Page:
A shiny new aluminum channel will soon replace the rotting and aging redwood of the Waikamoi Flume, a piece of Maui's history built in a forest on the ridges and valleys above Haiku more than 70 years ago.
An $11.2 million replacement project is ongoing on the 1.1-mile-long flume, one of several water collection systems that feed into the Olinda Treatment Plant that supplies water to customers in Kula, Keokea and Ulupalakua.
The project is expected to be completed around December 2014. Due to the degradation of the flume through the years, an estimated 40 percent of water during peak flows is being lost through cracks and holes along the timber box. The aging system also has posed hazards for maintenance personnel who walk the flume, water department reports indicated.
Parts of the more than 70-year-old wooden Waikamoi Flume have already been demolished to make way for a new aluminum channel. To keep the flume functional when the repair work is ongoing, crews have installed a temporary water pipe over an existing water pipe at the flume site. The repairs are expected to be completed by December 2014.
Maui County photo
An estimated 40 percent of water during peak flows currently gets lost from the Waikamoi Flume as it is plagued with cracks and holes.
Maui County photo
Aluminum parts made to replace the aging wooden Waikamoi Flume are seen here in a warehouse in Washington State. The parts were flown to Maui.
Maui County photo
While more water will reach the Olinda Treatment Plant when the repairs are completed, exactly how much is not known, said Dave Taylor, county director of water. He added that there are no gauges on the flume and no historical data to determine how much water goes through it.
Still, the repairs will help the county issue more water meters Upcountry and will keep Upcountry reservoirs fuller during drought periods, Taylor said during a department presentation on the flume to a Maui County Council committee last week.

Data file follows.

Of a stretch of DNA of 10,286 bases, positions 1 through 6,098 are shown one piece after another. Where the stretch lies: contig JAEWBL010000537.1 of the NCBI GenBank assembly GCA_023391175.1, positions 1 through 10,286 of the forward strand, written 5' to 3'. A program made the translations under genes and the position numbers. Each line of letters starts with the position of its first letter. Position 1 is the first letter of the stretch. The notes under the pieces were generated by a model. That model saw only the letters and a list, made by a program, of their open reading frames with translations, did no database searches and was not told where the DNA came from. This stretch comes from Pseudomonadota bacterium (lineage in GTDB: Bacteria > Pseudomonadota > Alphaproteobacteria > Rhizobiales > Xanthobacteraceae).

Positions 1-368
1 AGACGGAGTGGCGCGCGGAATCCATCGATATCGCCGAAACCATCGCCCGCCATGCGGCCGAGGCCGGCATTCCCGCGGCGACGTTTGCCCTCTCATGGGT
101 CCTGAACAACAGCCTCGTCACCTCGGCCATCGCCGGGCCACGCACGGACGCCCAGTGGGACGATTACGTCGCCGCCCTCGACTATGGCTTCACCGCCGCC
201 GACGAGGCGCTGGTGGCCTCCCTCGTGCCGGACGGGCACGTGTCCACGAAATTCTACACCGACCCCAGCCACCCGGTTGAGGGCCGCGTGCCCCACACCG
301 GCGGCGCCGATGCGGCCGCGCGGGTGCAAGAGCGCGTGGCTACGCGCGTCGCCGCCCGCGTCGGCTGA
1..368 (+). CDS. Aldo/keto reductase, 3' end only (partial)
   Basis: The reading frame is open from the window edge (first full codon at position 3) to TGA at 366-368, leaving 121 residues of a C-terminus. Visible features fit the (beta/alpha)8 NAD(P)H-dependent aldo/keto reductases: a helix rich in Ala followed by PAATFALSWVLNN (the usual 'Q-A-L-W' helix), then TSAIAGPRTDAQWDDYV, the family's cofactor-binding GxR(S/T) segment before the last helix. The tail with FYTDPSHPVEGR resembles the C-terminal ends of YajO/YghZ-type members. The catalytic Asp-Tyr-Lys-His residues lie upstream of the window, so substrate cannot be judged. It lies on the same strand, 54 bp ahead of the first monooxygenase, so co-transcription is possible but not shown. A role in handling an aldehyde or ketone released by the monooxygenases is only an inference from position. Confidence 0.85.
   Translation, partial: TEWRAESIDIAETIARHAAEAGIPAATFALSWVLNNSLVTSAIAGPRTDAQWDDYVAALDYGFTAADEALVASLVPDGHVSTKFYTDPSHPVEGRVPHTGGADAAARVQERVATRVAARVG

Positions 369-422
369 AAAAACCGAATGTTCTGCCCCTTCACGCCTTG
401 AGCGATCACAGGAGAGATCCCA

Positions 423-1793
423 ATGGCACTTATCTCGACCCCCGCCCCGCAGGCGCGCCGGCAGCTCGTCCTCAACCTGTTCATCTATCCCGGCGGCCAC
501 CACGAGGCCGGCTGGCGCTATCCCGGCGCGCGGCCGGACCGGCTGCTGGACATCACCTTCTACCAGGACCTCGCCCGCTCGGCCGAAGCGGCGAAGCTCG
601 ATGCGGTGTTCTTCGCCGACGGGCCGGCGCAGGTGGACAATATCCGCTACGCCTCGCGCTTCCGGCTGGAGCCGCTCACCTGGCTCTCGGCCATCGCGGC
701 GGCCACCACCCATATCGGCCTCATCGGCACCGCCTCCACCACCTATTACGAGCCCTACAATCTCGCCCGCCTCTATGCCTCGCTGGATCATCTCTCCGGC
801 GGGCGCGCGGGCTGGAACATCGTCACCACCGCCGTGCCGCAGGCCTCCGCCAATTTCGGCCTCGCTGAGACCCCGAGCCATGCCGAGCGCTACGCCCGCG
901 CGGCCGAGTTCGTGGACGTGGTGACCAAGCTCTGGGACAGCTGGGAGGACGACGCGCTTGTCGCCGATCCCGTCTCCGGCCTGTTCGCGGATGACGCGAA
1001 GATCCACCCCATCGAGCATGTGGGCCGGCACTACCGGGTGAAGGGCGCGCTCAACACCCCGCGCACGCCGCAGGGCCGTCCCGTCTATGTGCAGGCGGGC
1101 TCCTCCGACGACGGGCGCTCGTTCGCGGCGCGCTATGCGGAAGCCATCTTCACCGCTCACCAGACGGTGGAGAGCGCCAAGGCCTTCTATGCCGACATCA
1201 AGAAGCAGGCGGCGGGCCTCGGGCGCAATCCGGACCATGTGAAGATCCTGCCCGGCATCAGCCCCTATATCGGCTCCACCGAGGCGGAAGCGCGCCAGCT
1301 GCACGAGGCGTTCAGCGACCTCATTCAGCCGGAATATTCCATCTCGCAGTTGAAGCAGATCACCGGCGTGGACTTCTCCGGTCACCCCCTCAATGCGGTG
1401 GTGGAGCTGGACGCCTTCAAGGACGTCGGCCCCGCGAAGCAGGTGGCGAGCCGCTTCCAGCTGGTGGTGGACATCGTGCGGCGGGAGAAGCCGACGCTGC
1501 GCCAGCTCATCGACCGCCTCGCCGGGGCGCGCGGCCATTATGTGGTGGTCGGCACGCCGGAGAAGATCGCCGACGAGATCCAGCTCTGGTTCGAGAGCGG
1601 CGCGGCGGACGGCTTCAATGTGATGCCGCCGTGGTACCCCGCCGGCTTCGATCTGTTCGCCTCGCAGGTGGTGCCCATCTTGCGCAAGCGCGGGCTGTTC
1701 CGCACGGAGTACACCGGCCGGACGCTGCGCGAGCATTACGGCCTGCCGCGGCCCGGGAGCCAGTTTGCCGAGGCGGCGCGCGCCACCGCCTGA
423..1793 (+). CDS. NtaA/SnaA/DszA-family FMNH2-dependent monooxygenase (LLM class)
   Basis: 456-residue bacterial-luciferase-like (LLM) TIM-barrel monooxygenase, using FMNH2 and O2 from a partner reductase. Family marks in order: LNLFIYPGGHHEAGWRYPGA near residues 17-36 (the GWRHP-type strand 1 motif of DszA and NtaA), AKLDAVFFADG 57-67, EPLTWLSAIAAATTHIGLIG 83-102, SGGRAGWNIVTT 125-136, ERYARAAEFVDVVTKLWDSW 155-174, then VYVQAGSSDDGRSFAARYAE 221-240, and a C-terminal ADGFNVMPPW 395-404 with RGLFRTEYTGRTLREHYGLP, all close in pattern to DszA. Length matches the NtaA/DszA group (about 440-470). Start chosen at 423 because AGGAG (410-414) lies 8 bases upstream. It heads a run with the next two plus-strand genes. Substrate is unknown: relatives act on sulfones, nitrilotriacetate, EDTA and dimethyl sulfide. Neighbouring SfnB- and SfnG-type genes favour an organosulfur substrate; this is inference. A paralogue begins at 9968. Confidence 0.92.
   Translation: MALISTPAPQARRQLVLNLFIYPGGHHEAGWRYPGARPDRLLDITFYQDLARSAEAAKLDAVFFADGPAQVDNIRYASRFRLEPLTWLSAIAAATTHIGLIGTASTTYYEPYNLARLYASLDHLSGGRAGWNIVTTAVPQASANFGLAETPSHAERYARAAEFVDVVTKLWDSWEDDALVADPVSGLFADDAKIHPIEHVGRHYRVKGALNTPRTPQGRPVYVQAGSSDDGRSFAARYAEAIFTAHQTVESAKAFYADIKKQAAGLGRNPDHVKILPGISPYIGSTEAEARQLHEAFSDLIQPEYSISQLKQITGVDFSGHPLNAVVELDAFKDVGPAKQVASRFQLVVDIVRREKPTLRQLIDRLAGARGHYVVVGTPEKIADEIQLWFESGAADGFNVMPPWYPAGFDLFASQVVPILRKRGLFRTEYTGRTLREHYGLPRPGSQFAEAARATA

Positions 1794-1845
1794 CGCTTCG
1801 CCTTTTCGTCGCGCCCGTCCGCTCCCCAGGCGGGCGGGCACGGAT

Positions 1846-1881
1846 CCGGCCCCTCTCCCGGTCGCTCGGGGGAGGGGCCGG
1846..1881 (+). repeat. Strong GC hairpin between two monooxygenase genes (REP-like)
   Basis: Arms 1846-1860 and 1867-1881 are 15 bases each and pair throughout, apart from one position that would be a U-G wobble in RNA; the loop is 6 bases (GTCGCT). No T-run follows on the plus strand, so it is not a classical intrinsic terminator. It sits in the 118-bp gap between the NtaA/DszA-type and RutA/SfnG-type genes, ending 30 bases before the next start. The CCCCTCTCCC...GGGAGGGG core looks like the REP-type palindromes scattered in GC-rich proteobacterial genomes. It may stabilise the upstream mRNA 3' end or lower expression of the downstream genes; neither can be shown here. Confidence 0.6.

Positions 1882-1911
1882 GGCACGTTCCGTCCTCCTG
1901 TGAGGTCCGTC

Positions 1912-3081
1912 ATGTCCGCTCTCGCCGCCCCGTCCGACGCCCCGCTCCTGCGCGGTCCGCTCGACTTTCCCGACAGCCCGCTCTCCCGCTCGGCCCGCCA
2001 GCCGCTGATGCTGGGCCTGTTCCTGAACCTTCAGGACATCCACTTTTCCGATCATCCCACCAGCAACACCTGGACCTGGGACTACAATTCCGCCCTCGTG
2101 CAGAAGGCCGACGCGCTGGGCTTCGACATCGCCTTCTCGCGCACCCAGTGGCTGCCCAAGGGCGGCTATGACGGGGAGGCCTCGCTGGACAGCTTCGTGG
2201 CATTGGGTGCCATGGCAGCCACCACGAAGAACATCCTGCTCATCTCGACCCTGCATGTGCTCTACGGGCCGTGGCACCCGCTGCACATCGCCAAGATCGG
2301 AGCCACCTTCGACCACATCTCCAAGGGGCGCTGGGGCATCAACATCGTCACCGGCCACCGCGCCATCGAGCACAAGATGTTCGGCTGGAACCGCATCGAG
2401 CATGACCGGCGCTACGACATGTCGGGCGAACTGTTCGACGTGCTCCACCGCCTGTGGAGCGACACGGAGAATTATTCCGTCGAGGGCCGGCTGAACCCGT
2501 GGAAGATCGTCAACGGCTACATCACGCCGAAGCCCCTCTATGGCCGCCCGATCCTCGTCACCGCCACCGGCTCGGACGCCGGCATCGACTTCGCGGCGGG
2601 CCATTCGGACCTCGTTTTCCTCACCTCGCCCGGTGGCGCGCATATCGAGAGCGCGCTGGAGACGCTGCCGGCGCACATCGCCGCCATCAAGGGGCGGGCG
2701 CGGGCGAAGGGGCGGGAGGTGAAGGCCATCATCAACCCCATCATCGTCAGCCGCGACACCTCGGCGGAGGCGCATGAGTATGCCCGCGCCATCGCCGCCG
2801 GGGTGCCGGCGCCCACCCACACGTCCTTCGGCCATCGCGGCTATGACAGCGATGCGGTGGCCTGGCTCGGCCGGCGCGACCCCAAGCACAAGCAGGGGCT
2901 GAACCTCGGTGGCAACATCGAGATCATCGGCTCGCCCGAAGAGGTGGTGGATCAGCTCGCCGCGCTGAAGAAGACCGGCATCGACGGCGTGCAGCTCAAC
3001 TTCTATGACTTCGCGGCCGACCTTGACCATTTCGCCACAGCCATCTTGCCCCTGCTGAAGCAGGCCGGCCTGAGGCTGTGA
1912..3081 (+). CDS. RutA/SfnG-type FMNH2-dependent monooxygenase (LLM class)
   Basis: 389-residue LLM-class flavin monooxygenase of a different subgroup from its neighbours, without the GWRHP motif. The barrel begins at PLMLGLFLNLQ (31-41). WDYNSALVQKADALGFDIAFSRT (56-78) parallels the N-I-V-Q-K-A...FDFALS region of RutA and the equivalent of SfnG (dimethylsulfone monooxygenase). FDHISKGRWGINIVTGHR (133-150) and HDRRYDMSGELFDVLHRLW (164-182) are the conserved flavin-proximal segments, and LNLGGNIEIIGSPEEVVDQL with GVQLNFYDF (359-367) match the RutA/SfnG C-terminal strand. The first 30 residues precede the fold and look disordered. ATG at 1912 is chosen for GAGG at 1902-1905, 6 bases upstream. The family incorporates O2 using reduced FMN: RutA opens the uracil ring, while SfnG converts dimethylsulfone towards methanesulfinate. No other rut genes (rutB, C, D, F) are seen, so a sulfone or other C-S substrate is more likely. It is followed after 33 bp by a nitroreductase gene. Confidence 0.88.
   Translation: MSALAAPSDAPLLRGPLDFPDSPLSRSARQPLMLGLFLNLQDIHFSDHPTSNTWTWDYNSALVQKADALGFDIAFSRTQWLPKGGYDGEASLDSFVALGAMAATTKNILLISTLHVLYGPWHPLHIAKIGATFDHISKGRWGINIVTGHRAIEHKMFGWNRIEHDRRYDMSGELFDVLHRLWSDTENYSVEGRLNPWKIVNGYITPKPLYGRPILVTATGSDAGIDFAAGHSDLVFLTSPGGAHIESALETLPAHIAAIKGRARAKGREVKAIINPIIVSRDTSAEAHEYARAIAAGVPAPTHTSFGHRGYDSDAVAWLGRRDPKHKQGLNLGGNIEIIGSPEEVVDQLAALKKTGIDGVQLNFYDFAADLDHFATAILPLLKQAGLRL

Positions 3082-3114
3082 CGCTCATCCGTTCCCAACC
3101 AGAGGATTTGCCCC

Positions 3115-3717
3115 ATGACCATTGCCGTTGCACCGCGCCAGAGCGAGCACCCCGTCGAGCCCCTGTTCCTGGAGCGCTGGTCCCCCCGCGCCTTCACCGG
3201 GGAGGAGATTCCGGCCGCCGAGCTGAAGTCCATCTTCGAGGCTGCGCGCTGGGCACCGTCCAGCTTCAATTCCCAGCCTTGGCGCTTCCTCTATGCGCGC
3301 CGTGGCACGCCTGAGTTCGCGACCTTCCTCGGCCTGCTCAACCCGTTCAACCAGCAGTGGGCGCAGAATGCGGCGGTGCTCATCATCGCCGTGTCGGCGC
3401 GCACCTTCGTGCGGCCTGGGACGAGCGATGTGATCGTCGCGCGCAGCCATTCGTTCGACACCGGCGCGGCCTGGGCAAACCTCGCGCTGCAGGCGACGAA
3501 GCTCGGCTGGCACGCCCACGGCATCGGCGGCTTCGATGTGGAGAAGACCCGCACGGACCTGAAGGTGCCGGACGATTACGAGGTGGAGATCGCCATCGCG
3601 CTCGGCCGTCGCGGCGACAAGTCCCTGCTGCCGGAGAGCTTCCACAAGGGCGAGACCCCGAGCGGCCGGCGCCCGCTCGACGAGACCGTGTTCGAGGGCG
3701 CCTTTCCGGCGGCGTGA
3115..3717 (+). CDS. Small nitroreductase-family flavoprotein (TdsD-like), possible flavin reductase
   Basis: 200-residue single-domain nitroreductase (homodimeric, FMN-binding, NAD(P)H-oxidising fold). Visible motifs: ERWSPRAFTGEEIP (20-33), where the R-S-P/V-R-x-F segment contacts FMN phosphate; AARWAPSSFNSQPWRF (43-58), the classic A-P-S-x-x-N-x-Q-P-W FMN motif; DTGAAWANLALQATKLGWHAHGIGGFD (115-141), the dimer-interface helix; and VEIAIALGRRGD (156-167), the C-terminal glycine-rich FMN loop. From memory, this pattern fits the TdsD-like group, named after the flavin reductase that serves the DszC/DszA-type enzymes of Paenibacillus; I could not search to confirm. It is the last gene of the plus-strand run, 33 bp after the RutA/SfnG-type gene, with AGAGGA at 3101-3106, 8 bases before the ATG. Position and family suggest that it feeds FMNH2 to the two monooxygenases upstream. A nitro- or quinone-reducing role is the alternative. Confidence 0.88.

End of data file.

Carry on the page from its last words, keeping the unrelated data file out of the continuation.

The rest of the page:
East Maui Irrigation Co. and Maui County currently manage the flume system that spans three stream systems, Haipuaena, Puohokamoa and Waikamoi. The system has 14 major gulch crossings, ranging from 8 feet high to 31 feet high. The current flume supports are wood but will be replaced by aluminum as well.
Tom Ochwat, the county staff engineer in charge of the design and the construction of the project, said the aluminum parts were put together at a fabricator's warehouse facility in Washington state and were shipped to Maui.
He said that about 1,400 feet of the flume has been demolished so far, and that workers from contractor Global Specialty Inc. plan to repair the flume in 1,000-foot sections. Temporary lines are being installed in the demolished portions of the flume so that water can continue to be collected and flow while the new support structures and metals boxes are put in.
The outside dimensions of the channel or boxes will remain at 14 inches by 27 inches, Ochwat said. But the inside space will be larger, increasing the maximum volume of the flow.
No modifications are being done on the system's water intakes, he added. Taylor said that an increase in the intake of water would have triggered other regulations and required additional approvals.
The flume project also calls for a boardwalk on top of the aluminum channel. It will have fiberglass grating with aluminum handrails, a far cry from the current crumbling wooden handrails and weathered timber bridges.
Because the flume is on private property owned by EMI, Ochwat said, the flume is not open to the public. He added that the flume is not safe because of cracks in the structure and its age.
"It's quite dangerous and risky to cross that flume these days because of age," he told the council members.
He added that in February about 40 feet of the flume washed away during heavy rains Upcountry. A temporary pipe has been put in place as a Band-Aid.
The flume sits at an elevation of 4,300 to 4,050 feet and within dense wet forests of ohia and native ferns and mosses. Hawaiians referred to this region as Wao Akua, a remote mountain area roamed only by spirits and thus not generally inhabited, according to the county.
The rainfall in the area averages about 250 inches per year.
According to the county, the original Waikamoi water collection system was developed in 1908. The flume was first replaced and upgraded in the mid-1930s when the County of Maui Territorial Government built the wooden flume, the one that is basically being repaired.
The last major repair work on the wooden flume was done in 1974 to 1975, the county said.
* Melissa Tanji can be reached at email@example.com.